Lead Researcher: Dr Mauro S. Innocente
Dr Evangelos Gkanas
Prof Guillermo Rein (and HazeLab)
Pau Costa Foundation (contact: Jordi Vendrell)
Funder: LRF International Consortium of Nanotechnologies
fEC: £100,000 (£50,000 award + £50,000 match funding).
Link 1, Link 2
Project title: Efficiency Enhancement of Class-A Foams by Means of Nanoparticles for Self-Organising Swarms of Autonomous UAVs to Fight Wildfires
Synthesis and Characterisation of Iron Oxide Nanoparticles with Tunable Sizes by Hydrothermal Method
The study on the effect of different reaction times on the size and surface morphology of iron oxide nanoparticles is described. In this synthetic system, aqueous iron (III) nitrate (Fe(NO3)3·9H2O) nonahydrate, provided the iron source and triethylamine was the precipitant and alkaline agent. By prolonging the reaction time from 3 h to 24 h the evolution process changed from elongated rod-shaped nanoparticles to finally distorted nanocubes. The as-synthesised iron oxide nanoparticles have been characterised by X-ray diffraction (XRD), Rietveld analysis, Scanning Electron Microscopy (SEM) and Fourier transform infrared spectroscopy (FTIR). Analysis on crystallinity of the iron oxide nanoparticles suggest that the samples mainly consist of two phases which are Goethite (α-FeOOH) and Hematite (α-Fe2O3) respectively.
Effects of Iron Oxide Nanoparticles on Class A Foam Stability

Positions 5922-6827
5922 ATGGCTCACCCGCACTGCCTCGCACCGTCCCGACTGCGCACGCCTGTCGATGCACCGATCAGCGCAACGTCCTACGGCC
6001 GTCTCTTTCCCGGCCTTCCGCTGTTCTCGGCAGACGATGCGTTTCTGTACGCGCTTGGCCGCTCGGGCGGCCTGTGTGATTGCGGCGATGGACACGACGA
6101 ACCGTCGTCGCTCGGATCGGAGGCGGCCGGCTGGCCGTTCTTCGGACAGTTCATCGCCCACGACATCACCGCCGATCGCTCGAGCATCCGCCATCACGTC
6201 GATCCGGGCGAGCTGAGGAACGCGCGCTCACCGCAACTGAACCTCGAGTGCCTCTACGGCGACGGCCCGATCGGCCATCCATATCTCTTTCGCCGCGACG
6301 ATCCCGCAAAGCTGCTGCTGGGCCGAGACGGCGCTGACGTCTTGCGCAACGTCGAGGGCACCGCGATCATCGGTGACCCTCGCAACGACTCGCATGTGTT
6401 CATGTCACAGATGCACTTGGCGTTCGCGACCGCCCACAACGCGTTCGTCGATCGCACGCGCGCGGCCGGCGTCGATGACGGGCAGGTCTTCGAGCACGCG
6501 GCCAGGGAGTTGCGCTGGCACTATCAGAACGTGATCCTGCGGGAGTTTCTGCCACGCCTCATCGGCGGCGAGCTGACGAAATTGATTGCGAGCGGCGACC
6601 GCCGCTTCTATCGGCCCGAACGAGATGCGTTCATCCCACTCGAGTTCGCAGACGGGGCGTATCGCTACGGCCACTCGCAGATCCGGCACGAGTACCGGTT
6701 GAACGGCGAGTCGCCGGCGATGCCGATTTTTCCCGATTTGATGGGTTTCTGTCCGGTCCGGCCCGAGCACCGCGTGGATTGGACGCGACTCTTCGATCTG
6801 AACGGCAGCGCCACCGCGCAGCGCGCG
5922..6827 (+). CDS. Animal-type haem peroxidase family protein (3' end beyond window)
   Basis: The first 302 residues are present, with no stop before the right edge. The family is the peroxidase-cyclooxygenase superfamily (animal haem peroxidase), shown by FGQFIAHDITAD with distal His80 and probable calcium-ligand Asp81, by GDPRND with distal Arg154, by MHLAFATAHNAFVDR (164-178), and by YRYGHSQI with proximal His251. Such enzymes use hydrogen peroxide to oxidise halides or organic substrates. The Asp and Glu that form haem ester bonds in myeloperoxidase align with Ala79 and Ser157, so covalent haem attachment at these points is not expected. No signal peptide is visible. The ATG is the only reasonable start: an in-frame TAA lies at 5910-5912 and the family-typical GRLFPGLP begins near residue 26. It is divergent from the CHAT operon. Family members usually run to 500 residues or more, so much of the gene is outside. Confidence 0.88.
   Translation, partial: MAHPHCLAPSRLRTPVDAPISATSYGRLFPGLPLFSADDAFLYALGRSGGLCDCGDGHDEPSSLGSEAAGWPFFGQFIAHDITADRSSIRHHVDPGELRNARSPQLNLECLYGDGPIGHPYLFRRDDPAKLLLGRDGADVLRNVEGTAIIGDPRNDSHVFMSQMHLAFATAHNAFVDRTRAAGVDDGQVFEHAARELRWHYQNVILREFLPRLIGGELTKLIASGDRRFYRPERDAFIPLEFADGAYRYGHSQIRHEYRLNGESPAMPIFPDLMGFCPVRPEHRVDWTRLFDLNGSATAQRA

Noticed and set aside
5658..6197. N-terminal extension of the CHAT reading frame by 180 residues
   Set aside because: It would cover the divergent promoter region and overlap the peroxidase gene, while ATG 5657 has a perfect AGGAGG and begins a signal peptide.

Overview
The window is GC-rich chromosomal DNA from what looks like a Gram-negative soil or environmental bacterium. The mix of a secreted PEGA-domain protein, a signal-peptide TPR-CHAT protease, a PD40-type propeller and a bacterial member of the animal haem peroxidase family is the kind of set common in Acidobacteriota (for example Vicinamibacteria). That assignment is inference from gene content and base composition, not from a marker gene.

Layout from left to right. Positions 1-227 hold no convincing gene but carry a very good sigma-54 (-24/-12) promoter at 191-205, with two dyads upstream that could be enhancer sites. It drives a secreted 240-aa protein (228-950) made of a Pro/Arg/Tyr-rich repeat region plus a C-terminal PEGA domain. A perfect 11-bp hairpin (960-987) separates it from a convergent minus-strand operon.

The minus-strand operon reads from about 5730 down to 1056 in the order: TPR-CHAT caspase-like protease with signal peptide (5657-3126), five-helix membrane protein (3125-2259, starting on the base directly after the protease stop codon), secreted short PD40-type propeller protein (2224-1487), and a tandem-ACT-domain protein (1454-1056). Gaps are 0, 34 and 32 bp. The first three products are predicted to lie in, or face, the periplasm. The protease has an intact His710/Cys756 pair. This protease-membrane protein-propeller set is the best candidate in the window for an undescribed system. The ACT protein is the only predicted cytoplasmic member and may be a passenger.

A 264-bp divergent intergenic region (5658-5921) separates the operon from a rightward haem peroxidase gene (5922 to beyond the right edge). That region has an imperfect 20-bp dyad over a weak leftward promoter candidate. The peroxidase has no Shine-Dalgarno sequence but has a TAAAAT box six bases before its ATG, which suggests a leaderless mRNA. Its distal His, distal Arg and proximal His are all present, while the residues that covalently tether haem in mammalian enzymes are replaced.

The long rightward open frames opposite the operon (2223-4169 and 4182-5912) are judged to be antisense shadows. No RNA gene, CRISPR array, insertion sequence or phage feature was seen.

Nanotechnology is a rapidly emerging technology with many promising applications, and one area where it is constantly advancing is fire protection. In order to effectively prevent the fire, firefighting foams with high stability are of the essence. High stability corresponds to slow foam drainage thus a longer lasting foam that can significantly affect the transportation and application of the product to the fire incident. However, based on the poor foam stability, nanoscale additives can reduce the degradation of the foam solution and make it withstand higher temperatures due to their unique properties such as high adhesion energy to the interface between air and liquid. The current work is focused on the understanding of the potential synergistic effect of Iron Oxide Nanoparticles (IONPs) with Class A foams and its effect on the foaming and foam stability of the dispersions. The dynamic changes of surface tension, particle size distribution and ζ potential values of IONPs/foam aqueous dispersions were systematically studied to elucidate the stabilization mechanism of the nanoparticles in foam. Traditional foam experiments were carried out, focusing on the influence of stirring intensity and concentration on the stability characteristics of IONPs in foams. The IONPs dispersion into the foam was prepared by dispersing a certain mass at different concentrations (0.05 wt%, 0.1 wt%, 0.5 wt%, 1.0 wt%, 1.5 wt% 2.0 wt%, 5.0 wt%) and compared to the properties of the pure foam. Furthermore, superficial morphology images of the IONPs/foam via a digital microscope were compared to the conventional one to assess the new mixture’s surface morphology. Cryo-SEM analysis of frozen foams has been used to identify the nanoparticles distribution inside the foam, in which they were concentrated on the bubble surfaces. Finally, foam stability was enhanced by the adsorption of the nanoparticles at the interface of Class A foams, thus reducing foam drainage and bubble coalescence compared to off-the-shelf foams. The obtained results may expedite the development of a long-term stable foam that can provide longer duration and resistivity to higher temperatures with ultimate application in enhanced fire extinguishment. Future goals of the project will be to carry out small-scale fire experiments on the conventional foams, and performance will be compared against that achieved by the enhanced foams with nanoparticles.